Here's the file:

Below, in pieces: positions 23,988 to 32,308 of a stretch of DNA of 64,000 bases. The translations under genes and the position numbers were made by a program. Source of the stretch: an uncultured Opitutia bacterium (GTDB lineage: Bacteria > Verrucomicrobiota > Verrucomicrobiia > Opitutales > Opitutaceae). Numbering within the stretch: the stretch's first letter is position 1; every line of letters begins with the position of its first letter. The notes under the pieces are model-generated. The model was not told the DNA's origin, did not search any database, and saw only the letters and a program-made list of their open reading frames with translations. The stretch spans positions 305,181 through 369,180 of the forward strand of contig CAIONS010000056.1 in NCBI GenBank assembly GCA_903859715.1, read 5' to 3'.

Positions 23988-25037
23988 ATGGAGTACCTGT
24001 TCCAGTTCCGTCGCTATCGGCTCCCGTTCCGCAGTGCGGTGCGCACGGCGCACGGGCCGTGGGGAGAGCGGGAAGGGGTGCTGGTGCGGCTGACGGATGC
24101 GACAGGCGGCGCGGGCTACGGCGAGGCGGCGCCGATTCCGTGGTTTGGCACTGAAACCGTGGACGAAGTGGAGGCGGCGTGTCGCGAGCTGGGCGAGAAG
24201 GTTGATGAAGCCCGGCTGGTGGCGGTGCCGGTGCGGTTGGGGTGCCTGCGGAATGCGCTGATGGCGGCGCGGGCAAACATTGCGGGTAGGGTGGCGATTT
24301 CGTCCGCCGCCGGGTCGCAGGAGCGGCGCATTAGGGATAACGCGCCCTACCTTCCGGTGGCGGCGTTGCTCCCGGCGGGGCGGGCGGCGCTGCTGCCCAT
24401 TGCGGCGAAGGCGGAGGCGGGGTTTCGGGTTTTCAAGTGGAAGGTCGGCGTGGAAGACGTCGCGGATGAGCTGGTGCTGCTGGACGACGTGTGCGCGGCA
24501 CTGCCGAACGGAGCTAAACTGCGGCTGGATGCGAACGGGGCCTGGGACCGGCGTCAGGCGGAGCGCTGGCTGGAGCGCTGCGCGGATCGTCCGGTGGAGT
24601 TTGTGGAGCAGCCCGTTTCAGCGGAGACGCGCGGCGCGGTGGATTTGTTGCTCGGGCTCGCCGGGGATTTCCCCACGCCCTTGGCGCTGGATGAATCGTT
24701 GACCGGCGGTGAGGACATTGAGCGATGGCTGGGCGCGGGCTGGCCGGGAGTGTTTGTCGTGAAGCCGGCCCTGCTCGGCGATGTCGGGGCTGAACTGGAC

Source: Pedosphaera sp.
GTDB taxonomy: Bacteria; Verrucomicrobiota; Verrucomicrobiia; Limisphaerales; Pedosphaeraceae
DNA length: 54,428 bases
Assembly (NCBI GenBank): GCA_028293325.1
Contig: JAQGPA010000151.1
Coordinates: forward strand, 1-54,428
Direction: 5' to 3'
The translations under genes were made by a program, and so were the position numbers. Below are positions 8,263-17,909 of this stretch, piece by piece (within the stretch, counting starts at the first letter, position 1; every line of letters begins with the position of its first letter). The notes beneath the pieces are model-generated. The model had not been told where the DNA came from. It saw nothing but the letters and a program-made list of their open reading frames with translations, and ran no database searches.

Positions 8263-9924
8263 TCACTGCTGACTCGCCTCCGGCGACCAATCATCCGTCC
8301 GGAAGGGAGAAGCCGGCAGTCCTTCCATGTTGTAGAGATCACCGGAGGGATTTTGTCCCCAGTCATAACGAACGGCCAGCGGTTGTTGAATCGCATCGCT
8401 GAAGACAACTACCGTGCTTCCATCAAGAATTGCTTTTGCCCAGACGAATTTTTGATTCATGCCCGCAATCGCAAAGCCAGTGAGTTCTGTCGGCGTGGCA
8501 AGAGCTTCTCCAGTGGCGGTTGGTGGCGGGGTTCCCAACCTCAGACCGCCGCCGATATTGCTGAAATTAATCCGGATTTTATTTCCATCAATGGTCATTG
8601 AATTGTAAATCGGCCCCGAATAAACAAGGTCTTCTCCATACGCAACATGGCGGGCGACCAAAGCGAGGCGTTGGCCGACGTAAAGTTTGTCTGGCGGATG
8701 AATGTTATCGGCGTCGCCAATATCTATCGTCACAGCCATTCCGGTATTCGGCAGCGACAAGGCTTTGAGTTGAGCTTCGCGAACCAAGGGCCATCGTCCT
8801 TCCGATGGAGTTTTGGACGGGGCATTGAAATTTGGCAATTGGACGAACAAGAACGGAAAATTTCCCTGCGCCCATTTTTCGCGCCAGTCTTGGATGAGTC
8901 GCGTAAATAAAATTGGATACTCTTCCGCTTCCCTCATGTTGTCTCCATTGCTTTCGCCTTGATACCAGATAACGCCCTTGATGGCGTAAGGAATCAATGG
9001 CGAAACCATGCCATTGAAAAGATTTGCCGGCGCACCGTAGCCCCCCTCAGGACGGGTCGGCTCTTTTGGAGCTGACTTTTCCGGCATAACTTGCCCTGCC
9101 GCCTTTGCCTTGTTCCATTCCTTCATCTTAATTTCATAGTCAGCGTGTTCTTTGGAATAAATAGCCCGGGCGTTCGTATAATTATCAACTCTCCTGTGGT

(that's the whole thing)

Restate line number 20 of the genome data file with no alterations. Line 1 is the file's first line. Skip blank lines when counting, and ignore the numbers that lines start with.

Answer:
Positions 8263-9924